I can’t say I have ever had my brain scanned related to psychedelic usage, and haven’t gone through any psychedelic-assisted psychotherapy, but I do believe with what anecdotal evidence I have that I was greatly changed by those experiences. I used to dislike religion and spirituality with a passion when I was younger. Through a series of random events, one in-which involved a rather horrifying mushroom trip I found myself at the bottom.
It was an experience that changed my life forever, and 3 weeks later I was sober.
That mushroom trip in particular really enhanced my bottom at age 21. I was able to get some self-awareness and reflect, I could see my behavior from a third-person objective viewpoint like the author in a story.
I could see the narcissism, the delusion. I was asking myself like ‘what are you doing?’. My mind had never gone there before at age 20.
My experience along with Cybin’s mission with this new compound CYB003 makes sense. It’s an important disorder to tackle. An estimated 95,000 people in the U.S. (approximately 68,000 men and 27,000 women) die from alcohol-related causes annually, making alcohol the third-leading preventable cause of death in the United States. And in 2016, 3 million deaths, or 5.3 percent of all global deaths were attributable to alcohol consumption.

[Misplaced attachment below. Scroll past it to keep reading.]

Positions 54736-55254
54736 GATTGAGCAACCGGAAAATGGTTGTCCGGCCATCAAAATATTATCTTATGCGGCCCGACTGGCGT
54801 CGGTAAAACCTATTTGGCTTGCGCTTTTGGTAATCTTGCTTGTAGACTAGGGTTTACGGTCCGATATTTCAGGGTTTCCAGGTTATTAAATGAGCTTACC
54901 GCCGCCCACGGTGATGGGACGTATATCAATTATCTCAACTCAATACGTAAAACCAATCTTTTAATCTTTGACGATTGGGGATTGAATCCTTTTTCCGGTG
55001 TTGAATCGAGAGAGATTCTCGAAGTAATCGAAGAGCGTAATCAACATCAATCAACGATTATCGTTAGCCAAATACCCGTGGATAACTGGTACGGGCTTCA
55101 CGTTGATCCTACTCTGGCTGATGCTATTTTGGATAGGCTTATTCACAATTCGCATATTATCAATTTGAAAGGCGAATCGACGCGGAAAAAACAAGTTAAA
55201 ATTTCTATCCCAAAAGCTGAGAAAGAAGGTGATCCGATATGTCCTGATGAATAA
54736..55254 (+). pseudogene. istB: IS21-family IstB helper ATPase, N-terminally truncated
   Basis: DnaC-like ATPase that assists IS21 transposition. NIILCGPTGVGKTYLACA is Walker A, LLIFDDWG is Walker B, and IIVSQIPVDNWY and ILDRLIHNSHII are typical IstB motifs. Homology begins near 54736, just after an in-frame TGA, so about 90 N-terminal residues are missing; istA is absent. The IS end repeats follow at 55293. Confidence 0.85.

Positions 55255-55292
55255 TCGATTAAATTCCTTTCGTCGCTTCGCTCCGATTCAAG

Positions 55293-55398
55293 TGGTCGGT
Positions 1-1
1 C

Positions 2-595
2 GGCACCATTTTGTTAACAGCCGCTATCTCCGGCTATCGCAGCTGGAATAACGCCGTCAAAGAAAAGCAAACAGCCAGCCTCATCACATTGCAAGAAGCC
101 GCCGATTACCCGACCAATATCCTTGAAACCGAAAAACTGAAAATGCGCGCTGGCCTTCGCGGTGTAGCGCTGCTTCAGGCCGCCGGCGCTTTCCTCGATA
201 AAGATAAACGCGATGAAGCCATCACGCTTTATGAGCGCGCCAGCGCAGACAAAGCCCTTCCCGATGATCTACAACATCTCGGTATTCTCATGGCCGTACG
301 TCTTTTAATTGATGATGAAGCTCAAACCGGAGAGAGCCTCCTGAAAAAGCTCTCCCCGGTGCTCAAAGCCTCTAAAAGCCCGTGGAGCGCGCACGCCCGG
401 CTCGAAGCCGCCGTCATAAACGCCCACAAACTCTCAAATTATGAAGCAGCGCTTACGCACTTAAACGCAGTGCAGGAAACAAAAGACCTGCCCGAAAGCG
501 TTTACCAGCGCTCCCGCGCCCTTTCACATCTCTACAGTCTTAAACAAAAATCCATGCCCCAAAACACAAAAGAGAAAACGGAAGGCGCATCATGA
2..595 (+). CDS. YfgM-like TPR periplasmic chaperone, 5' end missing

I think it’s going to take a multi-layered approach, balancing new therapies like psychedelics with more traditional forms of therapy and or recovery. In Johns Hopkin’s study on psilocybin for nicotine addiction the patients also underwent several weeks of CBT (cognitive behavioral therapy) along with the trips. The integration of the two together is vital, according to the study.
In founding AA Bill Wilson hung out with the infamous Carl Jung. Jung said if alcoholics don’t have a spiritual experience they have next to no shot at making it. In the 1960s it’s well documented Bill Wilson did LSD with author Aldous Huxley multiple times in the 1960s, 30 years after founding Alcoholics Anonymous, a program based on 100% on abstinence.
Alcoholics Anonymous has a controversial success rate. Critics will say it’s way too low at 5-10% for it to be the go-to model for recovery. And while they do have a point, a significant portion of people who show up to 12-step simply don’t do the work. It’s just as in therapy, or anything else really, it’s you in the end who has to make the decision. AA’s defenders will say the success rate of those who do the work and stay involved is extremely high and gets higher with each passing year of sobriety.
Wilson believed psychedelics like LSD could help the hard-cases get the spiritual experience needed to succeed in the program. Much like how psychedelics companies emphasize hard-cases can have the most benefit from their therapy modalities.
Wilson may have been the first to have actually discovered this phenomenon several decades ago. It’s largely been under-reported due to it breaking AA’s philosophy of abstinence, and Wilson’s case would be considered a relapse to most members. But, in looking back, Wilson may one day get credit for his work tying alcoholism with psychedelics.
For now though, all eyes on Cybin.
Full disclosure: Cybin is an Equity Guru marketing client.